Alkaline treated molecular sieves to increase collection efficiency of electrostatic precipitator
United States Patent 4141697

A method for the electrostatic precipitation of dust particles entrained in a gas stream which comprises adding predetermined amounts of a molecular sieve into the particle-laden gas stream in a location preceding the precipitation apparatus where the gas is at an elevated temperature.

Albanese, Vincent M. (Lockport, IL)
Application Number:
Publication Date:
Filing Date:
Nalco Chemical Company (Oak Brook, IL)
Primary Class:
Other Classes:
International Classes:
B03C3/013; (IPC1-7): B03C1/00
Field of Search:
55/5, 55/75, 55/73, 423/215.5
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US Patent References:

Foreign References:
Other References:
White et al - Collection of Fly Ash - Research Corp., Bound Brook, N. J., published by ASME, pp. 873-880.
Primary Examiner:
Nozick, Bernard
Attorney, Agent or Firm:
Premo, John G.
Miller, Robert A.
Having thus described my invention, it is claimed as follows:

1. A method of improving the conductivity of particles entrained in a stream of particle-laden gas formed by the burning of coal, which particles are collected by an electrostatic precipitator which comprises treating said gas containing the particles prior to contact with the electrostatic precipitator at a temperature not greater than about 1800° F. with a amount of a molecular sieve sufficient to decrease resistivity to 10+8 -10+10 ohm-cm. having the formula: M2/w O:Al2 O3 :wSiO2 :YH2 O

wherein M represents at least one cation which balances the electrovalence of the tetrahedra, n represents the valence of the cation, w the moles of SiO2 and Y the moles of H2 O and then passing the gas to the electrostatic precipitator.

2. The method of claim 1 where the molecular sieve is Sieve X.




A conventional way of separating dust particles from a gas stream in which the particles are entrained is by the use of an electrostatic precipitator. This apparatus utilizes the corona discharge effect, i.e., the ionization of the particles by passing them through an ionization field established by a plurality of discharge electrode wires suspended in a parallel plane with a grounded collecting electrode plate. The ionized particles are attracted to the collector plate from which they may be removed by vibrating or rapping the plate. Examples of this type precipitator are found in Cummings' U.S. Pat. No. 3,109,720 and Pennington U.S. Pat. No. 3,030,753.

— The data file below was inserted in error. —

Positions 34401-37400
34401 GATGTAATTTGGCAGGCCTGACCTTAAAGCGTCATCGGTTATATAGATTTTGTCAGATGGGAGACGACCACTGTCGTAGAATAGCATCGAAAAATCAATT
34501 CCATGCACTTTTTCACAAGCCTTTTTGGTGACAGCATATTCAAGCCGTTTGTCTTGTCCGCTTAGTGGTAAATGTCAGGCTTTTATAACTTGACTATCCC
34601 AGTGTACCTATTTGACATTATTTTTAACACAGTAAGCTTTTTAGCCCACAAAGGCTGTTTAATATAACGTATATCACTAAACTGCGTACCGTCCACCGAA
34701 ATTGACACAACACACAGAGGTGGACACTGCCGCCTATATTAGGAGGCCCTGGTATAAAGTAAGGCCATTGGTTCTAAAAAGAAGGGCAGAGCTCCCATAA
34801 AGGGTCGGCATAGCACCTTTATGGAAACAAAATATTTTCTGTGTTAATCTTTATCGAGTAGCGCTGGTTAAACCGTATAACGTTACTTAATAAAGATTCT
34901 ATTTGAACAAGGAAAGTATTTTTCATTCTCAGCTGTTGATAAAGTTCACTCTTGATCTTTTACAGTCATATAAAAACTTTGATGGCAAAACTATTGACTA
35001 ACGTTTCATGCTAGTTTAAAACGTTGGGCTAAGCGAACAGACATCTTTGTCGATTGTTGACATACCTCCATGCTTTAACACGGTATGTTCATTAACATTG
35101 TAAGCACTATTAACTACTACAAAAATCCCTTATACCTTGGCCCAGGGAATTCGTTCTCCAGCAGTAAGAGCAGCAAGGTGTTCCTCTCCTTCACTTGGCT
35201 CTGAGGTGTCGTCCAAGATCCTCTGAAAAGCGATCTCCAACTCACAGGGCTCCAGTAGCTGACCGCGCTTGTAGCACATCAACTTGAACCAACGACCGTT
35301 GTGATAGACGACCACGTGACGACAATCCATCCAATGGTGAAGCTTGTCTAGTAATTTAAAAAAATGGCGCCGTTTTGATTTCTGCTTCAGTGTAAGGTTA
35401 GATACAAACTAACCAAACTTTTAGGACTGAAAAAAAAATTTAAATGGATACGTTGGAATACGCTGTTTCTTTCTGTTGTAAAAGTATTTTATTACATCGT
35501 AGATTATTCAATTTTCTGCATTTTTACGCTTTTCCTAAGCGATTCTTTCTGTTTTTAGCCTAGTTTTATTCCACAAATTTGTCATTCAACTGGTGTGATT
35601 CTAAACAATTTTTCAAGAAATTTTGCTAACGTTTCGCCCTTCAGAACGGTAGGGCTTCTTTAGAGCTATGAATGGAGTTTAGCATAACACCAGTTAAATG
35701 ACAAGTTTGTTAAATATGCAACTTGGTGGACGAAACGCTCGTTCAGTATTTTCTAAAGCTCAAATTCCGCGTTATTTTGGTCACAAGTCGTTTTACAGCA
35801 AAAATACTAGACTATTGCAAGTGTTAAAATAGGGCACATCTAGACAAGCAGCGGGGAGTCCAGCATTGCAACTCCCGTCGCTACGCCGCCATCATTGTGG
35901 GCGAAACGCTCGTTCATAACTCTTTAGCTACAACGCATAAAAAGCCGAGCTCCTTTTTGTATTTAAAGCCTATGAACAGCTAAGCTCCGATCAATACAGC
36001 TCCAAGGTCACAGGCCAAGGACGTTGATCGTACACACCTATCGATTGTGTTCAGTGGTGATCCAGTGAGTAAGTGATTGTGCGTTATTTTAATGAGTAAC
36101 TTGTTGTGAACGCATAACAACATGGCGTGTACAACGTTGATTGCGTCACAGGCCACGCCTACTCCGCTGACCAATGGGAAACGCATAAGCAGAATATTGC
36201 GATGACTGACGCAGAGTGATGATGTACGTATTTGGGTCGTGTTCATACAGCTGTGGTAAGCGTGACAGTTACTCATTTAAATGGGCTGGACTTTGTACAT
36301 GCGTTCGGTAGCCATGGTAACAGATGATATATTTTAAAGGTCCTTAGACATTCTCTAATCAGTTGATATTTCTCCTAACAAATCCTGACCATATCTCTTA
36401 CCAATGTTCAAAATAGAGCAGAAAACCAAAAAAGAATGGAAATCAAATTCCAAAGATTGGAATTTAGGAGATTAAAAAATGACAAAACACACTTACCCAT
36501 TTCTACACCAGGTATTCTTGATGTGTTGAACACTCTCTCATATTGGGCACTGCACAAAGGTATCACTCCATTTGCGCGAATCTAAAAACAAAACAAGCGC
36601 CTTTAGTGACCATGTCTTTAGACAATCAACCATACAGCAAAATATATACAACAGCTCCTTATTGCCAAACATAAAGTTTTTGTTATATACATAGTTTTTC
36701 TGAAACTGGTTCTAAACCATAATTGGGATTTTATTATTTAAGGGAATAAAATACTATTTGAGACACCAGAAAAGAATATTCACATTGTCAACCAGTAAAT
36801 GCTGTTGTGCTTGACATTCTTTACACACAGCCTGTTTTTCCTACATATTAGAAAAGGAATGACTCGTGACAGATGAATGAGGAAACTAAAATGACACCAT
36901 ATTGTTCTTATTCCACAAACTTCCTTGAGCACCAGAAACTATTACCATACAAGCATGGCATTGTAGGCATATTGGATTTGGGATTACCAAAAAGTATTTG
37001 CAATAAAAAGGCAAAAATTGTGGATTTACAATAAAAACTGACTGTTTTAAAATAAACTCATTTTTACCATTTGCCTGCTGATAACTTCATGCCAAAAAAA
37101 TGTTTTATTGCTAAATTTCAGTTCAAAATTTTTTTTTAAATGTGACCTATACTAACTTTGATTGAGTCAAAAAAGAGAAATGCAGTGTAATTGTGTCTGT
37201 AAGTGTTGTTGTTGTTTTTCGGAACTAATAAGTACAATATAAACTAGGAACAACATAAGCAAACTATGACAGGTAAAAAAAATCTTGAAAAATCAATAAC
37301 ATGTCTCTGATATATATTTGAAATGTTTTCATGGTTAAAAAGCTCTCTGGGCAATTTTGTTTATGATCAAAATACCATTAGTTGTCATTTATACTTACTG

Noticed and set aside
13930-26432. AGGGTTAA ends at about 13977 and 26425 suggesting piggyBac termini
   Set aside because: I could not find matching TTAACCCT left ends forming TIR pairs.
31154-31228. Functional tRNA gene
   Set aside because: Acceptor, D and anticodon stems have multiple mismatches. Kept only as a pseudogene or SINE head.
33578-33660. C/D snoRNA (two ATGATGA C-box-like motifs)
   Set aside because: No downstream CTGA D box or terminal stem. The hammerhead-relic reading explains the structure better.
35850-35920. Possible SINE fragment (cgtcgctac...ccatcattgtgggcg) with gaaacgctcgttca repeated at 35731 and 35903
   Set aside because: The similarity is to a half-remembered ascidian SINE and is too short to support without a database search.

Dust particles have different characteristics depending upon their source. One characteristic is resistivity which is measured in ohm-centimeters. For example, where the source of particles is a coal-fired boiler, there is usually a predictable relationship between the type of coal burned and the resistivity of the particles. Typically, low sulphur coal, i.e. less than 1% sulphur, produces particles having high resistivity, i.e. 10 +13 ohm-centimeters resistance; coal with 3 - 4% sulphur produces particles having 10+8 -10+10 ohm-cm. resistance; and, poorly combustible coal produces particles having 10+4 -10+5 ohm-cm resistance.

It has been found that most efficient separation or precipitation of the particles occurs when their resistivity is about 10+8 -10+10 ohm-centimeters. When the resistivity is higher than this, the precipitation process is encumbered because the particles tend to hold their charge; particles collected on the plate in a layer tend to remain negatively charged and particles subsequently charged in the gas stream are not attracted to the plate with a resultant loss of efficiency. Conversely, when the resistivity is lower than this, the low resistivity particles lose their charge rapidly upon contact withe collector plate thereby being difficult to retain thereon; re-entrainment then occurs with a resultant loss of efficiency. However, when the particles are of the preferred resistivity, a balance is achieved between the tendency to have either overcharged or undercharged particles with a resultant increase in precipitation efficiency. Thus, the problem which existed until now was to provide a means for reducing the resistivity of high-resistivity particles and increasing the resistivity of low-resistivity particles.